2. From the album: Norwegenfahrt

    es fogen weitere Bilder
  3. From the album: Norwegenfahrt

    Trolle stehen wohl sinnbildlich für Norwegen
  4. Taken 5 years ago while on holiday in Norway.
  5. M + WATE + tripod. LR merge. Thanks for watching! L1004513-Pano by Alf Sollund, on Flickr
  6. A lady from the Sapmi people of Norway walking through the crowd at the national day of Norway in Tromsø. The Sapmi is the indigenous people of Norway. AlfSollund-29-Sapmi at Norway national day by Alf Sollund, on Flickr
  7. M + 35 lux FLE + tripod. Great winter light. L1004914 by fotoalf, on Flickr
  8. A peaceful holiday time to all friends at LuF. Here is a few snapshots while having a short hike around the neighborhood. Great winter weather with a little snow and minus 8. 20141224_Suburb-Christmas-9 by fotoalf, on Flickr
  9. Yet another house I met the other day. They all tell different stories, although there are similarities: All houses in this region (north of Norway) was burned by retreating German forces during the second world war. A lot of samm houses was built when the people returned. Edit; M + 35 Lux ASPH FLE fully open. House_Laksefjorden_V2 by fotoalf, on Flickr
  10. Minus 15C. The tide of the sea breaks up ice-roses at the small place Alteidet north in Norway. 2014Jan_Nordover-11 by fotoalf, on Flickr
  11. First post :-) Katterat Railway Station. The Ofot line railway in northern Norway is quite spectacular. From Narvik harbour in the Ofot Fjord it climbs up the mountain, providing a transport ore for the vast iron mines of Kiruna, Sweden. 35 Summarit on NEX-5 The world's largest freight trains pull the iron load down the mountain providing surplus electricity as the engines brake on their way down to Narvik. The surplus electricity is sufficient energy for the return trip up the mountain side. Mountain and sea - The fjord down below makes a great view from the train.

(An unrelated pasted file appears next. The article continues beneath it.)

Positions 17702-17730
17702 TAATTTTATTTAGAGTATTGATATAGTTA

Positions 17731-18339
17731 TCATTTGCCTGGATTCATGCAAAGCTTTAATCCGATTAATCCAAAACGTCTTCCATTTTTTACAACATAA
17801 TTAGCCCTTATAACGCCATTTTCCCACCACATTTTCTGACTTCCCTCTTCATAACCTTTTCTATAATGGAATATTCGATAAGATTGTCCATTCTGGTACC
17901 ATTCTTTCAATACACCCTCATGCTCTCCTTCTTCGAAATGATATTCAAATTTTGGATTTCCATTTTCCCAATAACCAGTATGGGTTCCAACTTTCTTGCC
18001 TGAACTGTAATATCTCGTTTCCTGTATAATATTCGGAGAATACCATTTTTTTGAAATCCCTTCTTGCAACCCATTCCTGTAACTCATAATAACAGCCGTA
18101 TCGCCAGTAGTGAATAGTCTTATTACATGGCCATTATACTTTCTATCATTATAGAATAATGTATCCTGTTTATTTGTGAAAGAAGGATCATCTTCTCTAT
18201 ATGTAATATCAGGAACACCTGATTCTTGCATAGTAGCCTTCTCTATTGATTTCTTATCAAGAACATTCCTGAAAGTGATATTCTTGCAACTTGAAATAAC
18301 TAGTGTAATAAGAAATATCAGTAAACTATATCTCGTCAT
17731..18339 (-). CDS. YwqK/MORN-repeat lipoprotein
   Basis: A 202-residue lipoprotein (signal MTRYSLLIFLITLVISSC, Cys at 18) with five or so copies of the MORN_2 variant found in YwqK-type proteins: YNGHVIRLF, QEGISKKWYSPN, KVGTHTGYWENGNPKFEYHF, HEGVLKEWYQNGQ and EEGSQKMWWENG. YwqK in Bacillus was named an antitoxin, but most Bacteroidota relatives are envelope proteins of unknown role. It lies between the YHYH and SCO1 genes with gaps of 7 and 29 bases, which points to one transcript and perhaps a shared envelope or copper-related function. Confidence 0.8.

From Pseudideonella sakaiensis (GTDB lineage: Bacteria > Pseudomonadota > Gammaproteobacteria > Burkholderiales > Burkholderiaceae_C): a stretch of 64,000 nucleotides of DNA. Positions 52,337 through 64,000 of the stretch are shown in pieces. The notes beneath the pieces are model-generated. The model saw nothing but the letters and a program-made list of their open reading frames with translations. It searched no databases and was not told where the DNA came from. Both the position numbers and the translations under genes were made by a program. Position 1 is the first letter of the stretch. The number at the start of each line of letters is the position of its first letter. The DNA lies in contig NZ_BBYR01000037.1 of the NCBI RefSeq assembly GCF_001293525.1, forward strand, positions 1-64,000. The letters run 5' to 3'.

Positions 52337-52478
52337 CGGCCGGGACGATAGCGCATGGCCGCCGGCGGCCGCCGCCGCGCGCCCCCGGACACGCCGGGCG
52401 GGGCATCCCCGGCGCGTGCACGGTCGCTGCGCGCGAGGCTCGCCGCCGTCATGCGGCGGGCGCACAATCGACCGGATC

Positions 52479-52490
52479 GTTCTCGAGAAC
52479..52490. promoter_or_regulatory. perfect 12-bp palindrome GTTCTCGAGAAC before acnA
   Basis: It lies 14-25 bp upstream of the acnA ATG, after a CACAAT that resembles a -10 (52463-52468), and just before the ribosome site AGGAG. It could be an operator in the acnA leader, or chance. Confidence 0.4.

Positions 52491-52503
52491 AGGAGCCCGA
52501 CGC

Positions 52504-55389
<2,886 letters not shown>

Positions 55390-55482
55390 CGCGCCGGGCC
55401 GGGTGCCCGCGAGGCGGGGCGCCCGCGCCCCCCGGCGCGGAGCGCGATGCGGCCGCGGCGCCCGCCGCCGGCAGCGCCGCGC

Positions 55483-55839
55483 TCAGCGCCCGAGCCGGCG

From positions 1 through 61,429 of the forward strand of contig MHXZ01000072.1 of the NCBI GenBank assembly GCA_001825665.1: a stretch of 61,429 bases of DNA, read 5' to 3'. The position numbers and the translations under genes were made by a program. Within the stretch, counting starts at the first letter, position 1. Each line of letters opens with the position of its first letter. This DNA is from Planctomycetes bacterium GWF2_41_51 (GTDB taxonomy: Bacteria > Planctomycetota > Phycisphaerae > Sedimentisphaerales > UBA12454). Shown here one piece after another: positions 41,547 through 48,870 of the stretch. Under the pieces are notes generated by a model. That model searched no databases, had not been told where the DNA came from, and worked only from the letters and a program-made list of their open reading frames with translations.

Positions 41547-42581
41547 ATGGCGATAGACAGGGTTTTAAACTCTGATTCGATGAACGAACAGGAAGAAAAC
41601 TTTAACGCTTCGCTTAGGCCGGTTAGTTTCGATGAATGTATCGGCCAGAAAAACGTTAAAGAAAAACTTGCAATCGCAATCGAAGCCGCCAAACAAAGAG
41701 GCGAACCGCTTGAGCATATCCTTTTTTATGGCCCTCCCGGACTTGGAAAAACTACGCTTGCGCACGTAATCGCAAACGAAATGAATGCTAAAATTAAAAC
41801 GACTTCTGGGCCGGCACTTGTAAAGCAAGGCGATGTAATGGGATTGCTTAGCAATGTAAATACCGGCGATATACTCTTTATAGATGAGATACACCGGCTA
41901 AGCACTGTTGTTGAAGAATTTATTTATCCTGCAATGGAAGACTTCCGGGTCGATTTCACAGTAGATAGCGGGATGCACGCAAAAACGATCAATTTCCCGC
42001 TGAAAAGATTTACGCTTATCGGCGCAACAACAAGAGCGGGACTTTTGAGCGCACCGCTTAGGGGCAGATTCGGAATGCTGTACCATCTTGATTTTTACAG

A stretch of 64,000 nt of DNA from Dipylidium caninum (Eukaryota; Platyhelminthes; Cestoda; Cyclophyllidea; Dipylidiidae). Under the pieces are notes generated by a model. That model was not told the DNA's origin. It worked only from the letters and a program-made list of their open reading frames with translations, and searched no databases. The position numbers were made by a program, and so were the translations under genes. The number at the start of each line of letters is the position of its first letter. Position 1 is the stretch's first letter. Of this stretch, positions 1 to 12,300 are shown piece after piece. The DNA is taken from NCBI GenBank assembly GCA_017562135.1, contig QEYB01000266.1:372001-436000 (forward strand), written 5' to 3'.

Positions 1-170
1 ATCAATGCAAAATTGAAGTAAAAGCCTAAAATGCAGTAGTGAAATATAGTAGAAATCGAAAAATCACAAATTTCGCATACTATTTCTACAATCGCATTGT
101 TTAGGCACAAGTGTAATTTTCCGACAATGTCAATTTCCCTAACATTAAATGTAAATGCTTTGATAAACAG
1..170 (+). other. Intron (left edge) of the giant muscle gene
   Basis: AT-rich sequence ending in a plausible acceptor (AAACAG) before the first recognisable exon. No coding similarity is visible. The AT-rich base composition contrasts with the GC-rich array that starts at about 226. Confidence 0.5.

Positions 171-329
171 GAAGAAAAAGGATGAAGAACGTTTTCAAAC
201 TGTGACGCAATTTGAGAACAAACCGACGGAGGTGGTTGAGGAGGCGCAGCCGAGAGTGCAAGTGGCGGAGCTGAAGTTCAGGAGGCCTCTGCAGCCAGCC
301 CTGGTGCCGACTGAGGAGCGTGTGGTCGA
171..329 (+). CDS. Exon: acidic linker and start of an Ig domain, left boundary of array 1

12. I was away on assignment to Norway in November, to a place called Haugesund, and after work, managed to take a couple of photographs. The afternoon light in Norway is simply... breathtaking, especially when compared to London. I scanned this with my newly arrived Epson V700, using the supplied Silverfast software, and am pleased with the results so far, for web use, it is more than adequate i think. Leica M6, 35lux pre-asph and Portra 400VC. Thanks for looking.
  13. The Leica D 14-50mm kit lens that came with my Digilux 3 has just died. The zoom ring is stuck and will not turn past 21mm, and from some searching online this seems to be a common problem. However, the lens is now out of warranty, so I need to get it repaired affordably. Does anyone know a shop/person who could do this repair? From anecdotal evidence, it seems that Solms will be too expensive to be worth it. Thanks so much!! -mark